Howes Community Primary School

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About Howes Community Primary School

Name Howes Community Primary School
Ofsted Inspections
Miss Zoe Pollard
Address Palermo Avenue, Cheylesmore, Coventry, CV3 5EH
Phone Number 02476411711
Phase Primary
Type Community school
Age Range 3-11
Religious Character Does not apply
Gender Mixed
Number of Pupils 152
Local Authority Coventry
Highlights from Latest Inspection

What is it like to attend this school?

Pupils are proud of Howes Community Primary School. They feel safe and know that the adults in school care for them. The school's values of showing friendship, respect, integrity, equality, nurture and determination are understood by all.

The school has aspiration for everyone, including pupils with special educational needs and/or disabilities (SEND). However, the curriculum is not yet fully developed in all subjects. Pupils do not yet benefit from a high enough quality of education in a number of curriculum subjects.

Pupils behave well around school. They help and support each other. Pupils enjoy taking on responsibilities and know that they have a voice which is li...stened to.

For example, the school council requested the outdoor gym which helps pupils to keep fit and healthy.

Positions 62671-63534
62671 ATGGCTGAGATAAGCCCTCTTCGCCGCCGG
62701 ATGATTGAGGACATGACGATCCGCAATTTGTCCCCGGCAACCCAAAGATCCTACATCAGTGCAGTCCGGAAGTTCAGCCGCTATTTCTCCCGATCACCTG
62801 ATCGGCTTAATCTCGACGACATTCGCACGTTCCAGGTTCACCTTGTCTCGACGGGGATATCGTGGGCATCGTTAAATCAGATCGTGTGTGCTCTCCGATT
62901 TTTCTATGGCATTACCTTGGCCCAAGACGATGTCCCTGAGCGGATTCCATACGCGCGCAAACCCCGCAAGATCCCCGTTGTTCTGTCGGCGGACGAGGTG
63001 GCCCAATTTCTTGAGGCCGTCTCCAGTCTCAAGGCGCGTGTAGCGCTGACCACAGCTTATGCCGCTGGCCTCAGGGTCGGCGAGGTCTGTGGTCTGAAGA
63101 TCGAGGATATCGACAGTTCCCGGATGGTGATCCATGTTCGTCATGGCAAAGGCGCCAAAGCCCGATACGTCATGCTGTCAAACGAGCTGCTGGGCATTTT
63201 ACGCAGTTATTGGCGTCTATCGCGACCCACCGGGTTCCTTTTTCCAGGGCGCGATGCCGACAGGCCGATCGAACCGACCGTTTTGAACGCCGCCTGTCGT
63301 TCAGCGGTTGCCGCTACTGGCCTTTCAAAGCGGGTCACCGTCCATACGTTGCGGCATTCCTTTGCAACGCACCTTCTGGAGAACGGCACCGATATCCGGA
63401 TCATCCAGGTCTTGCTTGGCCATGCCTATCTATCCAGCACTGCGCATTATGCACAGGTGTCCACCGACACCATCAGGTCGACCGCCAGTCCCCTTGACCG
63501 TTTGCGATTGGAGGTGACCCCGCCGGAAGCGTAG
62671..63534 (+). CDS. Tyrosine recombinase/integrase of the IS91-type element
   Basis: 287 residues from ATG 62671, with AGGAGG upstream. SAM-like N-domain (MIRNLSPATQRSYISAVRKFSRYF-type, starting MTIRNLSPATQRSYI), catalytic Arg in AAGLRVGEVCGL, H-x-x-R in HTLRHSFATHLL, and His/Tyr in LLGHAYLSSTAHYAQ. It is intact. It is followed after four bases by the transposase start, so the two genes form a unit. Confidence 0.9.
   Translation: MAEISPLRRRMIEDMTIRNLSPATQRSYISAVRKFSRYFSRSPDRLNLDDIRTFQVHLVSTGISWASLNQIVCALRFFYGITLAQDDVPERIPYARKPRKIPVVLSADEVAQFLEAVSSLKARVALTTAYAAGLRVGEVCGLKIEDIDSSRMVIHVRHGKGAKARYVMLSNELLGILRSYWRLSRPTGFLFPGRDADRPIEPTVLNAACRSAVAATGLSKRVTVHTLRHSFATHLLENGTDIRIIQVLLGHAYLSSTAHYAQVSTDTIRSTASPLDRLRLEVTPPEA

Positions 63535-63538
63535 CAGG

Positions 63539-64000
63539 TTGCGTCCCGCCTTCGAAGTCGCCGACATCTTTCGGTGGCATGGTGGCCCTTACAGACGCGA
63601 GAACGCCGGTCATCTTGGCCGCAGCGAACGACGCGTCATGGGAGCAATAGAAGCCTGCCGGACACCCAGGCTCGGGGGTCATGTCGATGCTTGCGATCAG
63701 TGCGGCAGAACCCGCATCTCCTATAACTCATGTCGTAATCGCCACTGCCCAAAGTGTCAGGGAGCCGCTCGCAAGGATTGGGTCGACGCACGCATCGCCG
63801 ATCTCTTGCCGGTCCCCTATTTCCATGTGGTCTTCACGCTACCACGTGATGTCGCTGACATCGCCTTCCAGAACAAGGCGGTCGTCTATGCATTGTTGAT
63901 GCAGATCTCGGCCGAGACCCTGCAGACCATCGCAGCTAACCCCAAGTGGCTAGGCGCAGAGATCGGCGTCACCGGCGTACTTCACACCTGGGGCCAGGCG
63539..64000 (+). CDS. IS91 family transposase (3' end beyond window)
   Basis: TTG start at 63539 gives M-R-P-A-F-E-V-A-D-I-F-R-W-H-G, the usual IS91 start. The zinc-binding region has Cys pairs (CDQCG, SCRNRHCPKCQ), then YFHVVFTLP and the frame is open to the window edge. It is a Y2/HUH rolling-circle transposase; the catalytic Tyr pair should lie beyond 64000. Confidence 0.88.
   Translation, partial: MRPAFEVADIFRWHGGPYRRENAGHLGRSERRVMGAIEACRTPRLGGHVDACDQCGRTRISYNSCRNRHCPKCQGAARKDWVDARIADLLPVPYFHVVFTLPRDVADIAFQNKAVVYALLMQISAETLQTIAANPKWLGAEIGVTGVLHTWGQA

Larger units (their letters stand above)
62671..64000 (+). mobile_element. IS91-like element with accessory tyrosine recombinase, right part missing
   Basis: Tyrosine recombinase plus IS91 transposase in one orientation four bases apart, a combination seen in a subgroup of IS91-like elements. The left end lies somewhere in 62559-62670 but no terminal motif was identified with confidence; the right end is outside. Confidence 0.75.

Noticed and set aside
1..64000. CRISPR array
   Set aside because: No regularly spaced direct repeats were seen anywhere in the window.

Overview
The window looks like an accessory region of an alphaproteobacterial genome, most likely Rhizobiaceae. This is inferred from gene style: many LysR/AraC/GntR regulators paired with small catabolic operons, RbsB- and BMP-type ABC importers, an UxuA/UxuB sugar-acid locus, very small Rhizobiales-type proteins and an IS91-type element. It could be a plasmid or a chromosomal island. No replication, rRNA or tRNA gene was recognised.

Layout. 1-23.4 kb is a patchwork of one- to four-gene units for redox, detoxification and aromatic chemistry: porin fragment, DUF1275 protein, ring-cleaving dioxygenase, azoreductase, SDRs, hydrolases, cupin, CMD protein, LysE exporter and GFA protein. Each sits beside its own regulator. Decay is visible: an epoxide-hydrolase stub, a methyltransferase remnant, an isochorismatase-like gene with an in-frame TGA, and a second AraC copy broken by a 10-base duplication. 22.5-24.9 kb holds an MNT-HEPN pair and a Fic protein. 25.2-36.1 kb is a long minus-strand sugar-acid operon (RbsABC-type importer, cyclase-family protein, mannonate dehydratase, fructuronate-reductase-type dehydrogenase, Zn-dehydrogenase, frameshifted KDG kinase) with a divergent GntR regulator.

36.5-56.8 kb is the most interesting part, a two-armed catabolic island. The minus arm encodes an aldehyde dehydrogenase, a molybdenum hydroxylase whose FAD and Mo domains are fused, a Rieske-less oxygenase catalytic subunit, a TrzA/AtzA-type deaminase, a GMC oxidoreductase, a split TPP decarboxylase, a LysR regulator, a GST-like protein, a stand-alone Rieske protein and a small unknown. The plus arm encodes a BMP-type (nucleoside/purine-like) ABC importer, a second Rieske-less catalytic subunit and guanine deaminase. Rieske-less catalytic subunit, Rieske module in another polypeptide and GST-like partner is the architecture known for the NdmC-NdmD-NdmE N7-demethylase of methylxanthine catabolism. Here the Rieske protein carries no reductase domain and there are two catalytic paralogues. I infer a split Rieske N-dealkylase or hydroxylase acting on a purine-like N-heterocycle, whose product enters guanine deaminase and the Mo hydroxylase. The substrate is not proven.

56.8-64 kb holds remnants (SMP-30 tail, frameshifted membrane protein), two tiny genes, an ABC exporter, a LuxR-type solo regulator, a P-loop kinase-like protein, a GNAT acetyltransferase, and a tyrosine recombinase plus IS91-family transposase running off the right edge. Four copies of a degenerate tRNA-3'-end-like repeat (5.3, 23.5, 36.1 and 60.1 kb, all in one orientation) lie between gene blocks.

Pupils value the role of Roux the 'dog mentor', which includes spending time with pupils who might struggle with some aspects of school life. This boost pupils' confidence and helps them to develop life skills.

Many pupils enjoy the range of lunchtime and after-school clubs. From dance to 'knit and natter', pupils are offered opportunities to develop talents and discover new interests.

Parents and staff are very positive about the school.

What does the school do well and what does it need to do better?

There have been recent changes to the school, which in many aspects have improved pupils' experiences.

The school prioritised improving early years. Here, children get off to a strong start.

Activities are chosen carefully to develop children's vocabulary and interests. They delight, for example, in driving recycling trucks, collecting 'rubbish' and sorting it into different containers. Potential barriers to learning are quickly identified and the school supplements activities to meet children's individual needs, including where pupils speak English as an additional language.